AKRO, ranked 268th by market capitalization on Coinpaprika, is trading at USD 0.0097 this morning (at 7:27 UTC). It dropped 19.88% in single day, trimming its weekly gains to 11%. Meanwhile, the price fell 40% in a month.
In the November 12 official announcement, the Akropolis team said that they had first noticed a discrepancy in the annual percentage yields (APYs) of their stablecoin pools at 14:36 UTC, which resulted in the finding that some DAI 2 million had been drained out of the yCurve and sUSD pools. Other pools named in the announcement have not been affected.
The majority of the funds are safe, the report said, and the stolen funds are held in this wallet, which currently holds USD 2,051,159 in the DAI stablecoin, USD 5,325 in ethereum (ETH), and less than a dollar in PKG Token (PKG).
“We are exploring ways to reimburse users for the loss in a way that is sustainable for the project, and will make a proposal to the community prior to any final decision being made,” said the announcement.
Even though the pools had been audited already and by two independent firms, said the team, there were still unidentified attack vectors left for the attacker to exploit. Akropolis founder and CEO Ana Andrianova tweeted that “[t]wo attack vectors have unfortunately been missed despite two audits.”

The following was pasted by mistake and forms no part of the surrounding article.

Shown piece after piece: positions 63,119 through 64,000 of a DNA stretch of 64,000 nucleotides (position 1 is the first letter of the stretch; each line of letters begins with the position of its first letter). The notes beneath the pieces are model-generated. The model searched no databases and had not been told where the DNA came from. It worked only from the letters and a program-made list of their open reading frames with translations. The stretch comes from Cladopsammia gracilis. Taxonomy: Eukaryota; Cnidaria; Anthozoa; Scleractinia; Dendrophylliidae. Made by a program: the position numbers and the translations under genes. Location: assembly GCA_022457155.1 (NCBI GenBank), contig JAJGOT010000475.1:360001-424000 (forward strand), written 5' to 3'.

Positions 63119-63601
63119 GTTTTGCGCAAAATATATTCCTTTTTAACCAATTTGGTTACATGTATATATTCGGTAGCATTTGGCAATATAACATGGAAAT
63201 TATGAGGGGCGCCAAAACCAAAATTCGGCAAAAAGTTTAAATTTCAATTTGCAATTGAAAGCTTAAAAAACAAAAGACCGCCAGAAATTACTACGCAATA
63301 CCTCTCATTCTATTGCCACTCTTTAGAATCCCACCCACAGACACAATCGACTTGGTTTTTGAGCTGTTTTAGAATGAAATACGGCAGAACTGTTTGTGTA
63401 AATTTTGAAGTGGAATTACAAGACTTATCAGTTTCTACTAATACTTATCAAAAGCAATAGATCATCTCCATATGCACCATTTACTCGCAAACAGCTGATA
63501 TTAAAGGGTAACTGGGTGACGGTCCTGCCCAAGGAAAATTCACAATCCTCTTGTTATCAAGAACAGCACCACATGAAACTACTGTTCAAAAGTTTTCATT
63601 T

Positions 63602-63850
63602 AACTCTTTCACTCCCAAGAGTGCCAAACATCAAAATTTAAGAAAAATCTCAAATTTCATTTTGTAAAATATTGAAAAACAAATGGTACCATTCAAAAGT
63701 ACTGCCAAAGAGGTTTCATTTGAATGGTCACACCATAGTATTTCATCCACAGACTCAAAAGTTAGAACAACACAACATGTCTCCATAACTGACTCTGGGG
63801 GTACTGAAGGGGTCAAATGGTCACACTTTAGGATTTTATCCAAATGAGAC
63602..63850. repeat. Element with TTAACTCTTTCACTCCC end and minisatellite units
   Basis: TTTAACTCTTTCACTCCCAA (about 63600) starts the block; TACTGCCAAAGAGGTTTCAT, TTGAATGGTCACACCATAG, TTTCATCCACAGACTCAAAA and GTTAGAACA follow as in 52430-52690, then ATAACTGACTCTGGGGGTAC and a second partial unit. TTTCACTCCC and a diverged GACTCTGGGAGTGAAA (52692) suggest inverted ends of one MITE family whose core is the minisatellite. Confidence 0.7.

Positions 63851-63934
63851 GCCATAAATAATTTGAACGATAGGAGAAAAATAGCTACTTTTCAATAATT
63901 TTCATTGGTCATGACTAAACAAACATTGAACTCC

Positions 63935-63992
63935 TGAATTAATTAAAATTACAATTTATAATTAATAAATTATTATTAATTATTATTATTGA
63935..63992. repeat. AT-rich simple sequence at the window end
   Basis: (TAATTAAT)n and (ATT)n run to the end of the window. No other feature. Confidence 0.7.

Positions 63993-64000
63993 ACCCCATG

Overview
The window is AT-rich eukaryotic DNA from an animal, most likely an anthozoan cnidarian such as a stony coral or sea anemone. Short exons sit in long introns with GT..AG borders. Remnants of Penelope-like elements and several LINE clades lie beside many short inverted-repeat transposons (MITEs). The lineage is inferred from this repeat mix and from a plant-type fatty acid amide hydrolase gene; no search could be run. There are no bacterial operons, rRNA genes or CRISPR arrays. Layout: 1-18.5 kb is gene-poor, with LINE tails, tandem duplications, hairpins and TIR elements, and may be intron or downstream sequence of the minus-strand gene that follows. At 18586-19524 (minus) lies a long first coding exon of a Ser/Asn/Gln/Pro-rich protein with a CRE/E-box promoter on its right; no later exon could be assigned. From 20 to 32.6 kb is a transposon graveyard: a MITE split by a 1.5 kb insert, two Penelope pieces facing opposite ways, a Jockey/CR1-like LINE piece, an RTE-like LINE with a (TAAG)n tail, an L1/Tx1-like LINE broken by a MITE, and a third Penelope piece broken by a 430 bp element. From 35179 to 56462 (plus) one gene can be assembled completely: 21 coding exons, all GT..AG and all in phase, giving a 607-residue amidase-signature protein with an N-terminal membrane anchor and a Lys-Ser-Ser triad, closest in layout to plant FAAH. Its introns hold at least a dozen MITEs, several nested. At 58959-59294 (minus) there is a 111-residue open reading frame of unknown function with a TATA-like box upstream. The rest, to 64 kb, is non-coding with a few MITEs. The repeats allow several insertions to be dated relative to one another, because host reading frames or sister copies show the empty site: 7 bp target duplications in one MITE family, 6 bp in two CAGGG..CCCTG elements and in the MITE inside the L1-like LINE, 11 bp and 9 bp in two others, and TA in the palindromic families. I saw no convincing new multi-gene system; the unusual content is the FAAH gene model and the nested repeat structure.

The attack itself was executed via “a combination of a re-entrancy attack with dYdX flash loan origination.” One of the most well-known re-entrancy attacks was the DAO hack in 2016, which drained it of some ETH 3.6m, at the time valued at some USD 50m. These types of attacks are not new, and they are “devastating for two reasons: they can completely drain your smart contract of its ether, and they can sneak their way into your code if you’re not careful,” wrote Solidity Engineer and Founder of APY.Finance, Will Shada, in a Coinmonks’ post.
All stablecoin pools are paused, said Akropolis, and exchanges informed about the issue, while the team has begun their work with the security specialists on reviewing the code and security procedures. A post-mortem will follow.
This is far from the first attack seen in the past few months alone, and the earlier ones often involved flashloan attacks. DeFi liquidity providing platform Balancer (BAL) was hacked at the end of June, which involved taking a flash loan in ethereum from the non-custodial exchange dYdX. In October, another DeFi project, Harvest Finance, also suffered a flashloan attack with millions in funds stolen.
Learn more: Rescuing USD 9.6 Million in Ethereum: The Fellowship of a Smart Contract